“Speak No Evil” is an utterly intense breath of fresh air.

Synopsis: A Danish family visits a Dutch family they met on holiday. What was supposed to be an idyllic weekend slowly starts unraveling as the Danes try to stay polite in the face of unpleasantness.
Director: Christian Tafdrup
Stars: Morten Burian, Sidsel Siem Koch, Fedja van Huet, Karina Smulders

Ari Aster, Jordan Peele, and Ben Young are the directors of Midsommar, Get Out, and Hounds of Love. I mention these three movies because they are my favourite thriller/horror movies in recent memory. Of course, if we are going to do a history of the genre, we would mention The Exorcist, The Shining, etc., but I did say recent.

Now, allow me to bring a fourth name to the table: Christian Tafdrup. The Danish filmmaker of Speak No Evil has established himself as someone who not only gets the horror genre but excels in it.

Horror films are interesting movies to review. Not only is this genre so subjective, but I always come across defiant arms-folded people who claim ‘these movies don’t scare me.’

Fair. What I find scary are things that can actually happen. I never took the red-headed doll or the guy with the hockey mask seriously, but the group of college boys being lured into a creepy hostel is a different story.

In this film, we meet two couples, one from Denmark, Bjorn (Morten Burian) and Louisa (Sidsel Siem Koch), and one couple from Holland, Patrick (Fedja van Huet) and Karin (Karina Smulders). Both couples happen to be on vacation in Tuscany, where they meet. They are about the same age, and each couple has a young child.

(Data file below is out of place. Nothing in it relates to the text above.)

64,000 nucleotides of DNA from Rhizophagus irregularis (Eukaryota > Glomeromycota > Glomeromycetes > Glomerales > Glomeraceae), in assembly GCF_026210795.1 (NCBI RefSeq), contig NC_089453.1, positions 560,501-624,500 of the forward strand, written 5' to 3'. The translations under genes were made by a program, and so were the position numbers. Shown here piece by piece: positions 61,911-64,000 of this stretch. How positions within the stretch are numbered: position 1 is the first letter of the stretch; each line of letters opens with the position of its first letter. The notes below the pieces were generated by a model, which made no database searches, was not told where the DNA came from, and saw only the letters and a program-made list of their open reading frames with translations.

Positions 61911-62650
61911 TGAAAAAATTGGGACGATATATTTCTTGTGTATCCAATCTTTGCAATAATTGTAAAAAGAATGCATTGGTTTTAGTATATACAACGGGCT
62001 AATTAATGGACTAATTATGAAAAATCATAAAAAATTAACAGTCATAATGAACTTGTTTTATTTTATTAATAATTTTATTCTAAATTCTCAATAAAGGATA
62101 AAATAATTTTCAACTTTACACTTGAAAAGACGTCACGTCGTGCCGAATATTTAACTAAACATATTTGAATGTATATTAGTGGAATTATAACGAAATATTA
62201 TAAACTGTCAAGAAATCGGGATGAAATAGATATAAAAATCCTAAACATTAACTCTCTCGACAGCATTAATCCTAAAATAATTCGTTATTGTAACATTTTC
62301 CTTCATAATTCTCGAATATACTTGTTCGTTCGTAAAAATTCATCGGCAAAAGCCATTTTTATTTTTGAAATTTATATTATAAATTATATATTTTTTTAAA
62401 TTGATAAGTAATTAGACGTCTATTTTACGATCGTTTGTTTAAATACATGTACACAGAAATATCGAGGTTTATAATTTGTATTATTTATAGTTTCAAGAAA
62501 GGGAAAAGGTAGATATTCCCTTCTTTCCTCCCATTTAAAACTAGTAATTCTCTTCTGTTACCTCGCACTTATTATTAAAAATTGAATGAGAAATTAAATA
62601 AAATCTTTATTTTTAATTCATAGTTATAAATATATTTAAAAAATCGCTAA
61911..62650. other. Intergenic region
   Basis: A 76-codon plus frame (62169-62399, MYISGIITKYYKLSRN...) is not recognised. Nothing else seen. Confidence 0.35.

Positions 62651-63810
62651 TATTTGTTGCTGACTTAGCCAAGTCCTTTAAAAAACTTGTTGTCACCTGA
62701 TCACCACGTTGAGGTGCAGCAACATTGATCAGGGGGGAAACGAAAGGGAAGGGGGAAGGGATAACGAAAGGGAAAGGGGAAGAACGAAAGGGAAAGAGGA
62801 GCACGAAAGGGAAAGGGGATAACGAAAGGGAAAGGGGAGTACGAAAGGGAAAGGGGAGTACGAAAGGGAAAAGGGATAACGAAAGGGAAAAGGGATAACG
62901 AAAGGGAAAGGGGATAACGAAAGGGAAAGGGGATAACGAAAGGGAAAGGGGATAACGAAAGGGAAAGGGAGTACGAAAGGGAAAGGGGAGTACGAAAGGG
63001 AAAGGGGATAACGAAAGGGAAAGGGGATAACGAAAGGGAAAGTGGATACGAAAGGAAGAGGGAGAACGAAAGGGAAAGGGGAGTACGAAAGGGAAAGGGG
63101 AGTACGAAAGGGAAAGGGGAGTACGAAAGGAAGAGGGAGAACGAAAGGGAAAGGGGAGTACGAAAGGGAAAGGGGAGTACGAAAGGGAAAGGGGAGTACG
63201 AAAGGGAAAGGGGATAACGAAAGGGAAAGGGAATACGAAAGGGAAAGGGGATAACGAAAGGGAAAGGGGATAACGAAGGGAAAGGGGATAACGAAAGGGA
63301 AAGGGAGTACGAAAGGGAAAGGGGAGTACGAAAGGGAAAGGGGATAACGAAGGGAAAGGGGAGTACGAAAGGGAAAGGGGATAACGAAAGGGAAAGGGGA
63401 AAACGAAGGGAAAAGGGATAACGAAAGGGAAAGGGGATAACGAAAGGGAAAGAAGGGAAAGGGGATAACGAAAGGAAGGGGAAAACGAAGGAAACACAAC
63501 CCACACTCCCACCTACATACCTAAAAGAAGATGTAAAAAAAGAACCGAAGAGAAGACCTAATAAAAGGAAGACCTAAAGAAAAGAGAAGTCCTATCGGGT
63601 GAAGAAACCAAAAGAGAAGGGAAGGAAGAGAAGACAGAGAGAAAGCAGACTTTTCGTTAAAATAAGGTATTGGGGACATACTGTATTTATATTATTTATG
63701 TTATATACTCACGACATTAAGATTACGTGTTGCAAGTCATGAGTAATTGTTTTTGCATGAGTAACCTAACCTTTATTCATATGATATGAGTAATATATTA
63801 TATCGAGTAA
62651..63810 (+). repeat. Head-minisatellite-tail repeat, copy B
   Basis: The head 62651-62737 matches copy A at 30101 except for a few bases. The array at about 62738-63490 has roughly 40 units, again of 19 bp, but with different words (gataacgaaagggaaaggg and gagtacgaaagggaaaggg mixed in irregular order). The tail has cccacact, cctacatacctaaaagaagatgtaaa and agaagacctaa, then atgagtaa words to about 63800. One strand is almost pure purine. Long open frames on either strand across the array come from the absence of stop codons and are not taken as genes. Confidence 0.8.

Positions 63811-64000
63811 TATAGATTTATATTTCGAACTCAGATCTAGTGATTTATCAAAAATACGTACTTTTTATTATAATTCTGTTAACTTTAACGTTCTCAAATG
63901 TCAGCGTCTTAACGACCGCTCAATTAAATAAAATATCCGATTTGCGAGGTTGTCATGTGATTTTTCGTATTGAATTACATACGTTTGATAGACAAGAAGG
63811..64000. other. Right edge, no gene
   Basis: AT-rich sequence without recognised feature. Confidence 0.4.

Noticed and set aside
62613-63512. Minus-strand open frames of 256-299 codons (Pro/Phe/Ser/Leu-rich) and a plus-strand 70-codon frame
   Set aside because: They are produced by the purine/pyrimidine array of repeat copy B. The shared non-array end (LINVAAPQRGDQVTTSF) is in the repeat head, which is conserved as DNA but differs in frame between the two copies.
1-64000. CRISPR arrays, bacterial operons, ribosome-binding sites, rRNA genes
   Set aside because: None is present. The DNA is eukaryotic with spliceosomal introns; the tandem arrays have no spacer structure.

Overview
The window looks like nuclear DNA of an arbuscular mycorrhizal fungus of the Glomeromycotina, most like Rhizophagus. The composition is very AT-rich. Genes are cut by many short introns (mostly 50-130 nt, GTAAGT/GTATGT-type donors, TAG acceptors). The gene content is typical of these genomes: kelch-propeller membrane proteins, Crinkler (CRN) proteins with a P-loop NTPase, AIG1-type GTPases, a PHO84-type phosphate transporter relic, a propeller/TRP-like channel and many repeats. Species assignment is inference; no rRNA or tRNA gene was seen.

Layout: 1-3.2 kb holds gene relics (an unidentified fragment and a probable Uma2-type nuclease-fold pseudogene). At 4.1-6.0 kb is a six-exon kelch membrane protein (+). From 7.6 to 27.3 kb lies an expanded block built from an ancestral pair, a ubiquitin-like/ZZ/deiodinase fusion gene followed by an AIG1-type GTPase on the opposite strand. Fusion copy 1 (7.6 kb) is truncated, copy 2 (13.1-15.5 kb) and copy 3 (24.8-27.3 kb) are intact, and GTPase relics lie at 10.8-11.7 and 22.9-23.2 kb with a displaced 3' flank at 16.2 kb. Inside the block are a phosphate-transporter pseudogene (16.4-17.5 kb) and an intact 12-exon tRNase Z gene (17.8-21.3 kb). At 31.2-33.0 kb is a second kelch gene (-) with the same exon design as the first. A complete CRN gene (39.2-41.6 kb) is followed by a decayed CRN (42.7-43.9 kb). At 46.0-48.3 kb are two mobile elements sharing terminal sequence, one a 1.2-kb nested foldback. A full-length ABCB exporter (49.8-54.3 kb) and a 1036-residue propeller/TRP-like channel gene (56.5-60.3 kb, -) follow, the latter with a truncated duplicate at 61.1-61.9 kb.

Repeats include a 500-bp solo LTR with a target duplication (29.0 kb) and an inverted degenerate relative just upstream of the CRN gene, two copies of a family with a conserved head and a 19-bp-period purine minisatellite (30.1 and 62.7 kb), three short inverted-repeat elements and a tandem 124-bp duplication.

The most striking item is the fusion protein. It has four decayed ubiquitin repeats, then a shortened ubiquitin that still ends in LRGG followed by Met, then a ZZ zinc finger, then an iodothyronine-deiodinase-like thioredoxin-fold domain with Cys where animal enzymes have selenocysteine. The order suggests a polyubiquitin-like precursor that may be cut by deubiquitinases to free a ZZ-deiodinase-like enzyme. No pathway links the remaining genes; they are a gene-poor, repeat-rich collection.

They enjoy each other’s company, and when their vacation ends, they exchange contact information. You know. . . because it’s the nice thing to do.

Once home, Bjorn and Louisa receive an invitation from Patrick and Karin asking them to visit, and they decide to go to Holland to stay with their new ‘friends.’

In the beginning, the visit seems to be going well. Sure, our Dutch hosts have some idiosyncrasies, but who doesn’t? Our Danish couple doesn’t want to be rude. But there are signs of things being off. Patrick claimed to be a medical doctor, but when someone gets a small cut, he has no idea what to do. And there is the phrase ‘dance like no one is watching,’ and Karin takes that to heart.

The brilliance of this film is that Tafdrup is a patient director, and he doesn’t follow used tropes that we constantly see in horror movies. He takes his time telling this story, and because nothing is rushed, the events of the third act are that much more satisfying and horrific.

The movie also grapples with the concept of risking safety for politeness. This is exactly where our Danish couple finds themselves.

The performances of our four leads are great, and you feel every emotion conveyed on screen.

This movie won’t leave you anytime soon; while it may not be for all audiences, it is utterly intense and a breath of fresh air.

I thoroughly enjoyed this film and think it’s a great entry into the horror genre. Believable performances, a familiar scenario (who hasn’t met vacation friends) are all brought together in the brilliantly twisted vision of Christian Tafdrup.

Ari Aster, Jordan Peele, and Ben Young, please make room at the table for a fourth; Christian Tafdrup is about to join you.

Grade: A-

Watch the movie trailer: